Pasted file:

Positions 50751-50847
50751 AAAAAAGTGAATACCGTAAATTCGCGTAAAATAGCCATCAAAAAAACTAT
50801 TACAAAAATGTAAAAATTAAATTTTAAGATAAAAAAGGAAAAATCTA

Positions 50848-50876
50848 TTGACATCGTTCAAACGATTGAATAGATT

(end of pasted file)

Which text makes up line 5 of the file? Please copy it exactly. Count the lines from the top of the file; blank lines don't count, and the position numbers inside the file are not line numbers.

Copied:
50848 TTGACATCGTTCAAACGATTGAATAGATT